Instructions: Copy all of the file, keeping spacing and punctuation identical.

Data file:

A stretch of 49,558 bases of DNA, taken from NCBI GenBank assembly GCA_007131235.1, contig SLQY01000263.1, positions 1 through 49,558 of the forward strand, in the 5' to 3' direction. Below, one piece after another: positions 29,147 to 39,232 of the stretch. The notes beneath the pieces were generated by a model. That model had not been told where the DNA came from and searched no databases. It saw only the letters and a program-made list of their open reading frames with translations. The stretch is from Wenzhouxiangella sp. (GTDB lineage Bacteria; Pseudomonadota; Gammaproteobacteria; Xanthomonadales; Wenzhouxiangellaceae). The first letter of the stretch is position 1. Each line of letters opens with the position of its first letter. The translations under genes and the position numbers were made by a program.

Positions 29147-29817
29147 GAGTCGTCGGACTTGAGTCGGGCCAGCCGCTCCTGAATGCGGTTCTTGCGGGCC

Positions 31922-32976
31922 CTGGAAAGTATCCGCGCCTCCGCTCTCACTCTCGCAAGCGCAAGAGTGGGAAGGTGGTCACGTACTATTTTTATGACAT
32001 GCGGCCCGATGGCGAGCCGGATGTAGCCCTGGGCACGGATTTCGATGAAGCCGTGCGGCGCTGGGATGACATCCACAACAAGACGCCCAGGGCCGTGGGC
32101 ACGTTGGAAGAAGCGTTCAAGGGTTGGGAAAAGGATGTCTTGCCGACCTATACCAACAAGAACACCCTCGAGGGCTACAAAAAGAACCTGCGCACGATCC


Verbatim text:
A stretch of 49,558 bases of DNA, taken from NCBI GenBank assembly GCA_007131235.1, contig SLQY01000263.1, positions 1 through 49,558 of the forward strand, in the 5' to 3' direction. Below, one piece after another: positions 29,147 to 39,232 of the stretch. The notes beneath the pieces were generated by a model. That model had not been told where the DNA came from and searched no databases. It saw only the letters and a program-made list of their open reading frames with translations. The stretch is from Wenzhouxiangella sp. (GTDB lineage Bacteria; Pseudomonadota; Gammaproteobacteria; Xanthomonadales; Wenzhouxiangellaceae). The first letter of the stretch is position 1. Each line of letters opens with the position of its first letter. The translations under genes and the position numbers were made by a program.

Positions 29147-29817
29147 GAGTCGTCGGACTTGAGTCGGGCCAGCCGCTCCTGAATGCGGTTCTTGCGGGCC

Positions 31922-32976
31922 CTGGAAAGTATCCGCGCCTCCGCTCTCACTCTCGCAAGCGCAAGAGTGGGAAGGTGGTCACGTACTATTTTTATGACAT
32001 GCGGCCCGATGGCGAGCCGGATGTAGCCCTGGGCACGGATTTCGATGAAGCCGTGCGGCGCTGGGATGACATCCACAACAAGACGCCCAGGGCCGTGGGC
32101 ACGTTGGAAGAAGCGTTCAAGGGTTGGGAAAAGGATGTCTTGCCGACCTATACCAACAAGAACACCCTCGAGGGCTACAAAAAGAACCTGCGCACGATCC